The Foray pants are an excellent all-around rain pant. Perfect for hiking or backpacking whether as a just-in-case option or for week long excursions that you know are going to be soggy. The cuffs are not big enough to fit over most ski boots, making them a poor option for backcountry or downhill skiing or snowboarding. This pair of rain pants fit over single mountaineering boots, but they may have a hard time fitting over the cuffs of higher volume double mountaineering boots, especially if your feet are on the bigger side (bigger than a size US 12). For most general outdoor use from backpacking, to snowshoeing, to mountaineering, these pants are awesome.
At $175, the Foray pants are reasonably priced, but are not cheap. There are certainly heaps of more expensive Gore-Tex Pant pants on the market; in that regard, these pants aren't a terrible value. They are more expensive than popular models like the Marmot Precip Full Zip Pants, $100; in exchange, you receive a superior fit, better breathability, and fantastic storm worthiness while weighing less than most options. They are much closer in performance to the Marmot Minimalist Pant, which also happens to be close in price ($165). The Marmot Minimalist is slightly lighter, a touch more durable, and is able to pull double duty as a ski pant. The Foray offered marginally better mobility and freedom of moment with the convenience of easy on, easy off, 3/4 length side zippers.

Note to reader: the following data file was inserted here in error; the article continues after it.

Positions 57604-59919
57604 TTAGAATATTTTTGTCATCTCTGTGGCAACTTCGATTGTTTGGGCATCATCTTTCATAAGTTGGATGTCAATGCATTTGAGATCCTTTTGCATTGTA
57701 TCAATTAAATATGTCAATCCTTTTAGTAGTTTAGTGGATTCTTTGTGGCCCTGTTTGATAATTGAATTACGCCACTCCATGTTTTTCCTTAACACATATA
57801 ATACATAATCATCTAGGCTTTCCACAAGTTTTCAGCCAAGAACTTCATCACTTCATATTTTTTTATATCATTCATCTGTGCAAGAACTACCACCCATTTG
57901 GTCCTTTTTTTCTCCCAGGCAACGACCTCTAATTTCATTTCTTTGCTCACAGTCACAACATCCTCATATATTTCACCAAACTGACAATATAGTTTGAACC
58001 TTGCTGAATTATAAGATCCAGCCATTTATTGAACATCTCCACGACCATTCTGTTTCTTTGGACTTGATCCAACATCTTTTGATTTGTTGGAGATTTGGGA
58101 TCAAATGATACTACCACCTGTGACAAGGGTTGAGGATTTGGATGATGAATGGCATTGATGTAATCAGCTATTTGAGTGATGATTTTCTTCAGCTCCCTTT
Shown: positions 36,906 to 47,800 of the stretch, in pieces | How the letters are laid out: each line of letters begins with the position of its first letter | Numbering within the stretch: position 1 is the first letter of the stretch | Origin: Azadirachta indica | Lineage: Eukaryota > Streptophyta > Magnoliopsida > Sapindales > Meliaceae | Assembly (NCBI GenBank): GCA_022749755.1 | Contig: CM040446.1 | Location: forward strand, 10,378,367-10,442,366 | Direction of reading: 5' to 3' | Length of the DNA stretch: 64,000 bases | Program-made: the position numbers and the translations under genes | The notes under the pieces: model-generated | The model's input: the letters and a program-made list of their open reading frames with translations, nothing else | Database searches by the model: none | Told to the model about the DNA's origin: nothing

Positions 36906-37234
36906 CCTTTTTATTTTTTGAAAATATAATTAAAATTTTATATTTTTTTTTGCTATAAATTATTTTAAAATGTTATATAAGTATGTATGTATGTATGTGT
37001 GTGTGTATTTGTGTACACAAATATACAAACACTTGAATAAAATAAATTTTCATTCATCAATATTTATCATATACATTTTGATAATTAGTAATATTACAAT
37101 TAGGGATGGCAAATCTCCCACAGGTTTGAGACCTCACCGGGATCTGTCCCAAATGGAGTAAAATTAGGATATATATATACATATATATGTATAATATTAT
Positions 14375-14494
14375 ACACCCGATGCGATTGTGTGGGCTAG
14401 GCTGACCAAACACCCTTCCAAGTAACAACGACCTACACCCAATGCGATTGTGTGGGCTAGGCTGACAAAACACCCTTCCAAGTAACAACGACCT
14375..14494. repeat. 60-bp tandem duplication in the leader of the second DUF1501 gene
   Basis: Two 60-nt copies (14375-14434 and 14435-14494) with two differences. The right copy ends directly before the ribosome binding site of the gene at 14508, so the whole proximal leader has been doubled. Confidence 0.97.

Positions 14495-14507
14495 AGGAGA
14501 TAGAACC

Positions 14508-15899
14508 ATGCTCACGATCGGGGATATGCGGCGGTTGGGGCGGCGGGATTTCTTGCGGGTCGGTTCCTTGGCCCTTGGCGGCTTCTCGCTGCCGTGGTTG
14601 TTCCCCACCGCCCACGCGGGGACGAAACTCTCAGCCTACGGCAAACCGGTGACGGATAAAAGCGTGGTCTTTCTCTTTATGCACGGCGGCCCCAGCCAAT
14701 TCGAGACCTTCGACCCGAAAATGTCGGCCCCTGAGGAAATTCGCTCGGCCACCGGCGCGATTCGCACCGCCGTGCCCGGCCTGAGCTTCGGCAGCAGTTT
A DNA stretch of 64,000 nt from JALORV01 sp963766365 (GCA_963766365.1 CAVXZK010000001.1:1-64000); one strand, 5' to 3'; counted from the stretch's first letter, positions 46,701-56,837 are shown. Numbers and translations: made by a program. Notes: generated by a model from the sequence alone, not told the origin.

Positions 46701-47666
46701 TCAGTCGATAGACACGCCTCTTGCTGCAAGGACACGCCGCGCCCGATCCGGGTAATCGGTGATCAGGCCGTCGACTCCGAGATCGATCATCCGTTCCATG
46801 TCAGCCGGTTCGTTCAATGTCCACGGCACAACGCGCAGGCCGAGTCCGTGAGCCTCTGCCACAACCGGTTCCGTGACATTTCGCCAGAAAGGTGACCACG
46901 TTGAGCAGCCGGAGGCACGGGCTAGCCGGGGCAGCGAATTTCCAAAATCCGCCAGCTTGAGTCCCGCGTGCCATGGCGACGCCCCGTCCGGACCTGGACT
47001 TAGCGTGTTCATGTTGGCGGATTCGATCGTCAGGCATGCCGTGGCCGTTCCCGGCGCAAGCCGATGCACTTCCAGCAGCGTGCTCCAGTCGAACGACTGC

Conclusion and the Bottom Line
The Outdoor Research Foray was our Editors' Choice for overall rain pant. We felt this contender offered the best balance of weather resistance, breathability, and ease-of-use oriented features, while still checking in at a below average weight. It is best for backpacking, snowshoeing, or mountaineering, but because of its tighter fitting cuffs (which are nicer while hiking), they don't pull double duty for downhill skiing or snowboarding very well. However, they do offer bomber construction, fantastic freedom of movement, and top-notch storm worthiness. If you like this pant, but wish it could be used for occasional skiing and snowboarding, we would check out the Marmot Minimalist, which is similar overall, but has wider boot cuffs that will work better for ski boots. If you like this contender but want something as light as it gets, check out the Outdoor Research Helium Pant, which is our Top Pick for the best light weight rain pant. We also love the stretchy fabric and top-notch breathability of the Mountain Hardwear Stretch Ozonic, our second Editors' Choice award winner, as another solid all-arounder.
— Ian Nicholson
OutdoorGearLab Member Reviews
Most recent review: March 16, 2017